How inspiration works
Jeremiah 36: There were also generous additions, but the same kind of thing.
Babylon isn’t the only threat to Judah during Jeremiah’s ministry. Egypt also invades and conquers the nation. Jehoiakim is made king of Judah by the Egyptian conquerors. It’s during his years in power that the Lord tells Jeremiah to write down a recap of all the prophecies that have been made concerning Israel and Judah. Jeremiah obeys, dictating his messages to Baruch, who serves as his secretary. The prophet sends Baruch down to the Temple to read it all to the people and the message creates uproar. Before long, Baruch, scroll in hand, finds himself before king Jehoiakim. The king, though, isn’t impressed with Jeremiah’s message. As Baruch reads, the king takes a small knife and trims away each column as it’s heard. He then, in an act of rejection, throws what has been cut off into the fire. When Baruch returns to Jeremiah and tells him what’s happened, Jeremiah starts all over again, dictating another message from God, this one more elaborate than the first. Obviously, there’s a lot here, but I find myself thinking about how God brought about the Sacred Writings that make up our Bibles. In this case, God doesn’t dictate a message to Jeremiah to dictate to Baruch. Instead, the Lord just tells Jeremiah to write down a summary of all the prophecies he’s given concerning Israel and Judah. Jeremiah goes to work, dictating to Baruch who faithfully writes down what he hears. The real kicker to me is that when this process is done a second time, we’re told that Jeremiah adds some stuff to it. In other words, there isn’t just one way for this scroll to be written. The Lord wants Jeremiah to tell the story, and I have no doubt that the Lord helps Jeremiah remember many specifics. However, for the second round, Jeremiah wants to add some stuff. It isn’t that he’s making things up; he just remembers more and decides to include it. We have here a pretty neat example of how the Scriptures were given to us. The Lord doesn’t dictate word for word (that is, unless it says he did). Instead, he says, “write about this event or tell the message you received from me.” From there, the writer’s free to frame things in his own words and even from his own perspective. Because of that we hear from the Scriptures not only the “big message” of God’s intentions, but also the “little message” of how the writer views the world. If you think about it, that’s a pretty good example of how God works in this world: partnering with humanity and even accepting some of our limitations.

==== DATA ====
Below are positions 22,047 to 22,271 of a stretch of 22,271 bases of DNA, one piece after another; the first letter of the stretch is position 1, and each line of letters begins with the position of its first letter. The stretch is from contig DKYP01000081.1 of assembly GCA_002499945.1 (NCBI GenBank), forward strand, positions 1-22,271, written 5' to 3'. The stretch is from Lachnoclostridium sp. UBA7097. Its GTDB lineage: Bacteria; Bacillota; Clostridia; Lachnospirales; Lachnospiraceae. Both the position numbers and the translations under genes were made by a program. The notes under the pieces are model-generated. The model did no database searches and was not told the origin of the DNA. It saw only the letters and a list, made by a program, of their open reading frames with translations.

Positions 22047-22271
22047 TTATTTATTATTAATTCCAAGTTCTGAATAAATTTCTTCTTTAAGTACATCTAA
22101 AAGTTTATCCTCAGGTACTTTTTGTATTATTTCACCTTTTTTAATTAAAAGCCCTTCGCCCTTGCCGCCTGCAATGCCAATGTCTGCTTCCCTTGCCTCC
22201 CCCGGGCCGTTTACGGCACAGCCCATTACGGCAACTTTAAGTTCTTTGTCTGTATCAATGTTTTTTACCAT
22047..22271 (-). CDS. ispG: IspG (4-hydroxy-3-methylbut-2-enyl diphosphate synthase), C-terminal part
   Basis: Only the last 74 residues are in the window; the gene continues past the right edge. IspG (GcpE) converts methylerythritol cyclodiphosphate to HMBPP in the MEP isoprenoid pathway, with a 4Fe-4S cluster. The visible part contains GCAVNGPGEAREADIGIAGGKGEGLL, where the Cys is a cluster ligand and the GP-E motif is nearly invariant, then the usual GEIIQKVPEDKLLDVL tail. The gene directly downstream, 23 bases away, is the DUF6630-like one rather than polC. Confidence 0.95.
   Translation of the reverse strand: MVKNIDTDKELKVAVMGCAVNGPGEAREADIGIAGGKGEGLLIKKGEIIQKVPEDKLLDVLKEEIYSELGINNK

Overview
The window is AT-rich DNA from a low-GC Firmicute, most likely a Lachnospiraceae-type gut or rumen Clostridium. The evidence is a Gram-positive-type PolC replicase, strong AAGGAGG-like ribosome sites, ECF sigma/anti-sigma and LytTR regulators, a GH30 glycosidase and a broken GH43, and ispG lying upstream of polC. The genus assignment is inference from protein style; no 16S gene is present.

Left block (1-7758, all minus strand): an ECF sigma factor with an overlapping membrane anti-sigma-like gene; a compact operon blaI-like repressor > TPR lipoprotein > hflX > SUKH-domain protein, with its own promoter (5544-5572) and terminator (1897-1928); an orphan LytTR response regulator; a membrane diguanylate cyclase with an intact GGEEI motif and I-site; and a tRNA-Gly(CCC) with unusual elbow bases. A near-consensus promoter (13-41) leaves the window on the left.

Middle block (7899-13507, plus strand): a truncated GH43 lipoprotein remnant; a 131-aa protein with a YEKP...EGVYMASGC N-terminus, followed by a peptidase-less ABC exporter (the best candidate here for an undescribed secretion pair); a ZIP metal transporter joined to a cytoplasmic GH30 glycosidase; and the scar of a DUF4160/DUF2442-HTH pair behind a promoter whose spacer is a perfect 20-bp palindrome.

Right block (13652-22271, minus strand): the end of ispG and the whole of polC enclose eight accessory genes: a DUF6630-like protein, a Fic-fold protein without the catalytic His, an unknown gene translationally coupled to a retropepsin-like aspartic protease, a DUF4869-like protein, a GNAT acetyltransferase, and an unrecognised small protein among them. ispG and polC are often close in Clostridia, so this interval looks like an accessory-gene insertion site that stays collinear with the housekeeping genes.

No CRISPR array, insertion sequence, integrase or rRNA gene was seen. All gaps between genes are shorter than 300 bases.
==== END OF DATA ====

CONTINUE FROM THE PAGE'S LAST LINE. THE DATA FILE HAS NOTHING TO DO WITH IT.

Take Away: The Lord wants us to partner with him in what he’s doing in the world.
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